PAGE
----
The subject line is a joke. The post isn’t:
Every December, Time Magazine selects what used to be called its “Man Of The Year.” That name was changed to allow for political correctness a while back, but ostensibly the MOTY is given to the individual (or group, or ridiculously in one case, a planet) who in Time’s estimation, had the largest impact on the preceding year’s news.
Many of Time’s prior selections have been dumb (the aforementioned award to “Planet Earth” in 1988, a silly dodge avoid to giving the title to a victorious George H.W. Bush) or specious (Soviet dictator Gorbachev as “Man of the Decade” in 1989), but also occasionally interesting (Andy Grove in 1997), inspired (The American Soldier in 2003), and even uplifting (the crew of Apollo 8 in 1968). Others have been unpleasant, but still accurate (Khomeini in 1979).
Newly-elected presidents almost always win the POY, while second-term presidents tend to be snubbed following their re-election. In general, commanders-in-chief fare badly in any second appearances. A besieged Richard Nixon shared the cover with Kissinger in 1972, Ronald Reagan with the despot Yuri Andropov (euphemistically called a “politician” by Time) in 1983, Bush 41 with himself in 1990 (maybe the dumbest cover ever), and Bill Clinton with Kenneth Starr in 1998, a combination that probably offended everyone who saw it.
At any rate, I don’t expect George W. Bush to be named Man of the Year in 2004, and this post is not an effort to nominate him. While the ’04 election was certainly more “about” Bush than any other individual, I think it’d be appropriate this year to look beyond the big picture of the election results, and concentrate on one way in which the election of 2004 was fundamentally different than any in the past: the existence and influence of the Blogosphere.
In 1996, the web as we know it today barely existed. In 2000, the internet was a buzz-word and a curiosity, but the only serious impact it had on the presidential race was when Al Gore claimed to have invented it. Prior to 2004, it was inconceivable that an ad-hoc group of graphic designers and political aficionados could knock down a network anchorman in a matter of hours, or that two political activists with laptops could have a major impact on the defeat of a senior US Senator, or that an entirely different grass-roots campaign could elevate an obscure vanity candidate to a front-runner, albeit briefly.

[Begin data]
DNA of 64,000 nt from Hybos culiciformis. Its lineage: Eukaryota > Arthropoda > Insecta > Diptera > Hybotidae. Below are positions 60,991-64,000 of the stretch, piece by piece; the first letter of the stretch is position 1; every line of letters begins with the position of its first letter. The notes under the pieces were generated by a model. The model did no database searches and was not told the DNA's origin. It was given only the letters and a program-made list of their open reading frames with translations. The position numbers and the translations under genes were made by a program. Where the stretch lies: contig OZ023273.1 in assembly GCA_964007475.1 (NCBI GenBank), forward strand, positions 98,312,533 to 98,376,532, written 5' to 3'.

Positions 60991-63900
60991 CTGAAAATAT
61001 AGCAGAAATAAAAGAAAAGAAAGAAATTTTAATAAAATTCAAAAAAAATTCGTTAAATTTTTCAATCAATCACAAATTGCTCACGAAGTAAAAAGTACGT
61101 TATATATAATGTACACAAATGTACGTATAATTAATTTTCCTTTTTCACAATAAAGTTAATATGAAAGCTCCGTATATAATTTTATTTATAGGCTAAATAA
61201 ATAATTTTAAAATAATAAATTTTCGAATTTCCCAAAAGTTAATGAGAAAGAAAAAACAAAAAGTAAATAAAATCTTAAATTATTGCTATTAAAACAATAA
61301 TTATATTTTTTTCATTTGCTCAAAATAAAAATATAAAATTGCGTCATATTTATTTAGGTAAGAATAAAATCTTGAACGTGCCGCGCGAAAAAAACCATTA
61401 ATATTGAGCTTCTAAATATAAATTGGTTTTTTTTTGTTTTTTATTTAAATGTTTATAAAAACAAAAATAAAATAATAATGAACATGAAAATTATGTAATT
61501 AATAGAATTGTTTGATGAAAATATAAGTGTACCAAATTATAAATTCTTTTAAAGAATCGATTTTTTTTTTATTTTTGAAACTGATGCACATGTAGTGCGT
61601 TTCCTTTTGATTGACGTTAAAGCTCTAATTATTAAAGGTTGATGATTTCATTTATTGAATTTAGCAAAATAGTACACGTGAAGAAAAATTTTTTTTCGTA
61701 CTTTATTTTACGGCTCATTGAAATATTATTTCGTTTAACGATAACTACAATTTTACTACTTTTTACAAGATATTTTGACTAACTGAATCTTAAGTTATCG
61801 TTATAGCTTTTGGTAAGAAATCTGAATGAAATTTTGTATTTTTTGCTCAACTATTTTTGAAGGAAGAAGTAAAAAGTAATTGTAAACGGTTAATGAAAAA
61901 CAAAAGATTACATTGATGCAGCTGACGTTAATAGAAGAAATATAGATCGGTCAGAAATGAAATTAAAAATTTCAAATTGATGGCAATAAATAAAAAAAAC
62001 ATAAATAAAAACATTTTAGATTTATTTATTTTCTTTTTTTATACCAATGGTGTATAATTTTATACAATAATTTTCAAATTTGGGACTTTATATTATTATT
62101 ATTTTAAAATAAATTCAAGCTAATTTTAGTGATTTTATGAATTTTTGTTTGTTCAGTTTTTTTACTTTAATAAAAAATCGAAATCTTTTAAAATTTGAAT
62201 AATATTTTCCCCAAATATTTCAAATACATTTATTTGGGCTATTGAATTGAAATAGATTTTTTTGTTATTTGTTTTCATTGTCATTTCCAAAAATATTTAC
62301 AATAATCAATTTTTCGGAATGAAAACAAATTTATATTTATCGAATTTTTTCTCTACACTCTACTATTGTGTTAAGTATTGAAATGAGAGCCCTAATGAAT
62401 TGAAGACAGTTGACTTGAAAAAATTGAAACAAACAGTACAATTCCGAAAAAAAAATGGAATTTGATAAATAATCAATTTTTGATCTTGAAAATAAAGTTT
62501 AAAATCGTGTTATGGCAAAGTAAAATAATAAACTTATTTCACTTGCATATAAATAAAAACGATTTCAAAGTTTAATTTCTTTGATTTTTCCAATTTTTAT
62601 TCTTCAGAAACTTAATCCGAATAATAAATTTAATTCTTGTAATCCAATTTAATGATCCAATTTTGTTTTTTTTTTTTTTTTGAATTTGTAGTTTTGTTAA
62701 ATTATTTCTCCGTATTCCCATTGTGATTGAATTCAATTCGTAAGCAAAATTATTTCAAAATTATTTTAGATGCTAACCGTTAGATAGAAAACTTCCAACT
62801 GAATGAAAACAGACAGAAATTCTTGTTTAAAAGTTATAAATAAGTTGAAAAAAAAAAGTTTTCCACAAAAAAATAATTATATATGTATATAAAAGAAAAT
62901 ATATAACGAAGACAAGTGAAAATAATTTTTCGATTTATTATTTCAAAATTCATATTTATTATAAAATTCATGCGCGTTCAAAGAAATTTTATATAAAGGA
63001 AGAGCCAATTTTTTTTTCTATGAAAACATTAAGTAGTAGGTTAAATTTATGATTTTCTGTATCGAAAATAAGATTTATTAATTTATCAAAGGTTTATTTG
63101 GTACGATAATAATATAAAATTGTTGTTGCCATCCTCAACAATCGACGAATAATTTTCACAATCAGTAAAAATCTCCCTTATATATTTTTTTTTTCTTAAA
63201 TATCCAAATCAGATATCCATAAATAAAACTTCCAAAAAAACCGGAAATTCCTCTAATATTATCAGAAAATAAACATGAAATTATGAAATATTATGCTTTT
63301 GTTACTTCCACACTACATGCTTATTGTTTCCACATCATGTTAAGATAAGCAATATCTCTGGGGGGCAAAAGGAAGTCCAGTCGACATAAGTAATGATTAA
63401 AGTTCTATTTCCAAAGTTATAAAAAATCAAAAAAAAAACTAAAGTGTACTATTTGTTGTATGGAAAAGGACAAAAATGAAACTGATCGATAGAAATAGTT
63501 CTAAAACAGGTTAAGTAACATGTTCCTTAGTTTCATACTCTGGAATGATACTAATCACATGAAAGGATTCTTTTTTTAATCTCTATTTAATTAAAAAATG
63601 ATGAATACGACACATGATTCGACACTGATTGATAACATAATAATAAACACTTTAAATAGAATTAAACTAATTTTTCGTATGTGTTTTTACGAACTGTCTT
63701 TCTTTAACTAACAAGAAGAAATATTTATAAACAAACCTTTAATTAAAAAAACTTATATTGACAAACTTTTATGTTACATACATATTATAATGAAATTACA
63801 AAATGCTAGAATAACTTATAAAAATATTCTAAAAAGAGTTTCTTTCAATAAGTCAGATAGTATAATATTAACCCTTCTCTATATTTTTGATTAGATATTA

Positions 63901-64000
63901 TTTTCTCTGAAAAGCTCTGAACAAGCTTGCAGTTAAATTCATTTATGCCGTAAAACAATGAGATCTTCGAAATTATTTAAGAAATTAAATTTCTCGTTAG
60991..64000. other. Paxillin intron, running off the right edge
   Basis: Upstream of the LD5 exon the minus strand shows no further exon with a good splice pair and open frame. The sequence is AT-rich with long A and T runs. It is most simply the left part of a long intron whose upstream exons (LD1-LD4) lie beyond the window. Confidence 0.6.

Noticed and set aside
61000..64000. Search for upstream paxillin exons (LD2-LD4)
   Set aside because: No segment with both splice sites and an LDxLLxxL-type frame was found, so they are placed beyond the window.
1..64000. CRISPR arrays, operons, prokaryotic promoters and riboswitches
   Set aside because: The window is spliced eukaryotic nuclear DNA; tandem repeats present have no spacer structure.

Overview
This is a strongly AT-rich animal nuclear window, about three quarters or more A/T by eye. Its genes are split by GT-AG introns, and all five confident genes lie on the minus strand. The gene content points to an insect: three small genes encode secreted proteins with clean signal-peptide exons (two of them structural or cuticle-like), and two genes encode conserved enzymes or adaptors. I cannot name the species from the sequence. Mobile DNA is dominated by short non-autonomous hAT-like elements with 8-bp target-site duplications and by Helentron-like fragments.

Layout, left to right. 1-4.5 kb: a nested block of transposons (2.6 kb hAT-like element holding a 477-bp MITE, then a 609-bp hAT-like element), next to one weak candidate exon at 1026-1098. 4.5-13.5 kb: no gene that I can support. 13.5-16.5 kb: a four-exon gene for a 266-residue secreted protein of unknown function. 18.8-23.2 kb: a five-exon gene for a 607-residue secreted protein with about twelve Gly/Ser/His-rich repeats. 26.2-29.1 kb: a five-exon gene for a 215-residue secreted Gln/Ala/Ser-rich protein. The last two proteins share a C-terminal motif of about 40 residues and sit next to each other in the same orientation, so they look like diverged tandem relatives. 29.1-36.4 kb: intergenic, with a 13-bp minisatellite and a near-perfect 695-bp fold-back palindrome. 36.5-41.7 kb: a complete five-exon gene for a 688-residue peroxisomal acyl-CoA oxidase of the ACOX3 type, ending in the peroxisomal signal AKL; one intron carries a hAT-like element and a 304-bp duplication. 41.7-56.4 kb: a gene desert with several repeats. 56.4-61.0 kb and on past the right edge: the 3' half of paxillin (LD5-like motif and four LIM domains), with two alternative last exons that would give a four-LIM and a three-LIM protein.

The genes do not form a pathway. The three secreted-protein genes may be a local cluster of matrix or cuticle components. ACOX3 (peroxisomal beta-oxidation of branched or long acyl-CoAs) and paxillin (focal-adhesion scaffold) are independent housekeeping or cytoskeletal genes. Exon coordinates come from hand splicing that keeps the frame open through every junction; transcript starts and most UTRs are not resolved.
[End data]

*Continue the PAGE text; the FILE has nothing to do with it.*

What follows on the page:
All of those things and more happened in 2004. A year ago, the words “blog” and “blogger” were obscure techno-ese. Today, they’re on the lips of every pundit on television, and the print journos who haven’t talked about the Blogosphere are now avoiding mentioning it out of spite, not ignorance.
So should the Blogosphere be named “Sphere of the Year” in 2004? I don’t think so–mostly because I dislike anthropomorphising broad, indistinct phenomena. And besides, Time already gave the ‘award’ to a large (and deserving) group just last year. Let’s return the title to its roots, and settle on an individual.
There are plenty of worthy candidates. Like him or not, Markos Zuniga and Daily Kos had a significant impact in terms of readership and fundraising–if not in actually winning any races. Charles Johnson at Little Green Footballs and the team at Powerline drove a wooden stake into the flailing undead corpse of Dan Rather’s career–and the mainstream press in general. Joe Trippi and the Deaniacs online changed the way Democrats raise political money, and their methods transposed to the eventual nominee gave John Kerry a fighting chance in the general election.
But there’s really only one choice that represents the Blogosphere at its best, and at its most influential. He’s still the focal point, still the prime reference, and still the standard by which all others are judged.
He’s Glenn Reynolds, the Instapundit, and he ought to be the Man of the Year.
I’m Will Collier, and I approved this message.
UPDATE: A reader, er, suggests that Burt Rutan and his SpaceShipOne crew would be great MOTY nominees. I agree. I bet Glenn does, too.